Teply Lifestyle – Change – 1917

We’ve been talking about Teply lifestyle from 1890 to 1917, what I called the generation of Frank and Anna Teply.

They certainly lived many years thereafter, but these are the years from their early 20s to their 50s.

1890 – 1917

Of course, there were many changes during this time span.

In 1891, Frank drove cattle by horseback to Omaha. By 1910, he was shipping cars of cattle by rail to St. Joe.

The Hanover Democrat – Jun 19, 1914

Homes were getting outfitted with electricity and plumbing.

The Hanover Herald – May 31, 1912

Telephones would become commonplace.

The Hanover Herald – April 6, 1917

Automobiles were replacing horse and buggy as the everyday means of transport. And some farmers were replacing their draft team with tractors.

A heavier-than-air craft could fly! Manned flight went from balloons to airplanes.

So their were lots of changes, many of them slow to make their way to Washington County, Kansas.

Even as the Teplys adapted to these changes, they could still “Sunday” and fish and grow corn without much thought of national or world happenings.

But that would change, beginning in 1917.

1917

In 1890, the American military had fought the Battle of Wounded Knee against native Americans. By 1917 entry into World War I was imminent.

A United States that had remained isolated from the world economically and politically was to begin a transformation into a world power. A mostly rural agricultural and small town society would start to be exposed to industrialization on a large scale.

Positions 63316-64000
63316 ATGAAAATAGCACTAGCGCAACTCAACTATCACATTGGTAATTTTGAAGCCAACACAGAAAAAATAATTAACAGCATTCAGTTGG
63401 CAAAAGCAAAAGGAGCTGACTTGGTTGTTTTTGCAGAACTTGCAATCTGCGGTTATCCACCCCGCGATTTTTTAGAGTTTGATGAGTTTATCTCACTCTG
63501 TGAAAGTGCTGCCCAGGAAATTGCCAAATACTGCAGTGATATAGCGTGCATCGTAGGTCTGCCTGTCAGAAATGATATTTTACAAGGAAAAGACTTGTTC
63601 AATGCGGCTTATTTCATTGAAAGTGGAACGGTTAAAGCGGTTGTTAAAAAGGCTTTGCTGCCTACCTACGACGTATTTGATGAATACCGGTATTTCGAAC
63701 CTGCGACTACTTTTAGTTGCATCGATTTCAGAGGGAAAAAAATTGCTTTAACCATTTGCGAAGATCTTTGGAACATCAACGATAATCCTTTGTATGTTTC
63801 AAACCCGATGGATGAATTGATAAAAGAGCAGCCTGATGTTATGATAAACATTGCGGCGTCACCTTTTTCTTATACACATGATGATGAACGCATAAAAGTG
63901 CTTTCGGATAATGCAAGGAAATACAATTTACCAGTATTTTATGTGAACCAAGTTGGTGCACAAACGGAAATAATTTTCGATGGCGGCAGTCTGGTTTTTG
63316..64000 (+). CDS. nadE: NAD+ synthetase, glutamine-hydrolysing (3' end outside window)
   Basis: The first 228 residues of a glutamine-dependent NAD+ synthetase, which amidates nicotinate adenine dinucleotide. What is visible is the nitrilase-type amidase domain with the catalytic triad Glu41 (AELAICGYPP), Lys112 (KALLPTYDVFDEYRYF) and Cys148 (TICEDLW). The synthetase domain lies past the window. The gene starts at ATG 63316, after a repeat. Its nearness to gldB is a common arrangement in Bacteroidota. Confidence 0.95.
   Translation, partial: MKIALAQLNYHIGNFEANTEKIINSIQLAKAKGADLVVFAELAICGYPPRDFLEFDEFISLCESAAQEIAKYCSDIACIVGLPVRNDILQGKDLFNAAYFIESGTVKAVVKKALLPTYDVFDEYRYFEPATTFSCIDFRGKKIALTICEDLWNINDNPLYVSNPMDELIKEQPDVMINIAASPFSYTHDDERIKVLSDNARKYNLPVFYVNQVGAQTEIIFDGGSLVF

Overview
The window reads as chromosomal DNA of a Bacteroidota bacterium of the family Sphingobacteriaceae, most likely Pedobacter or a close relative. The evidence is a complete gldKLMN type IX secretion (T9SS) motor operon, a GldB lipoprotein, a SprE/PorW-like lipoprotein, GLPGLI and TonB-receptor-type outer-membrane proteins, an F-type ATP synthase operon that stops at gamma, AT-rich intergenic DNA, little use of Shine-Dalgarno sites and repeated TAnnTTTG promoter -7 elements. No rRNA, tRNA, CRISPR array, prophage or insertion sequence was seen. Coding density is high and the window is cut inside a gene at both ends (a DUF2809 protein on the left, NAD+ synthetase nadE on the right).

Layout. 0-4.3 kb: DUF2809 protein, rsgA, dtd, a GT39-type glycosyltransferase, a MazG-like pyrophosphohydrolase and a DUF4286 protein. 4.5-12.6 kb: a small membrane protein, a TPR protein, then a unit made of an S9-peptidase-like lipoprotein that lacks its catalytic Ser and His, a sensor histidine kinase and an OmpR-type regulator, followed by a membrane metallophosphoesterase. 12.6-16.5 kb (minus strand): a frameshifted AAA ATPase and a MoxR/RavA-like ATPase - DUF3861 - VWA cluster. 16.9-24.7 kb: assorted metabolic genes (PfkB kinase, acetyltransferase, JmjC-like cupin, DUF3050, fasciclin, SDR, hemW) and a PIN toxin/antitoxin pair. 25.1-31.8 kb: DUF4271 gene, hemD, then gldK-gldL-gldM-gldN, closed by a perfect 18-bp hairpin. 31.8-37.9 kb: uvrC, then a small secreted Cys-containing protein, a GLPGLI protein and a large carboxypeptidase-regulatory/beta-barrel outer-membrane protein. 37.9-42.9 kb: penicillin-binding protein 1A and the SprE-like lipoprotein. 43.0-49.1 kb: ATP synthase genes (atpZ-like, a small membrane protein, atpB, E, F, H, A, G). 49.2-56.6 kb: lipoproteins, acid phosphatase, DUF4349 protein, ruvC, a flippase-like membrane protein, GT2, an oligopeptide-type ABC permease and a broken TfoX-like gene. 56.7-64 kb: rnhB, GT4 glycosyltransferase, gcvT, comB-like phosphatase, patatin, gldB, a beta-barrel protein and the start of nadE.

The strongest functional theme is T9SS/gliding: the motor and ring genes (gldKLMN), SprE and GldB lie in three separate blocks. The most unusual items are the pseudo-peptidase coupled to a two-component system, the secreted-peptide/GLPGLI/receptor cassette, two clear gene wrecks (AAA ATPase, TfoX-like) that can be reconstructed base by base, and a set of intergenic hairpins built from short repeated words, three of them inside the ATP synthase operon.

People who had never ventured further than surrounding counties would travel to other states and even other countries.

It was the early days of globalization for the country.

Ben Teply in WWI

The next series of posts will follow Ben Teply as he experiences the military machine and the world. It’s really interesting, because we can see where he was, sometimes week by week and day by day.

But his story gets overwhelmed by the events around him. He’s an unwitting actor in a much bigger story. So we’ll watch as the war grabs him by the collar and throws him into the production line and spits him out at the end.

Read on. I think you’ll be as awestruck as I am.


Sources

  • All news articles are from The Hanover Democrat, The Hanover Herald, The Marysville Advocate, Washington Register. All are available on Newpapers.com and are free for Kansas residents – Kansas State Historical Society – https://www.kshs.org/ancestry/drivers/dlverify
  • All old photos are from Omar Finley Hawkins Collection of Marshall and Washington County Photographs – Kansas State Historical Society – https://www.kansasmemory.org/
  • Clip art and photos – WikiCommons

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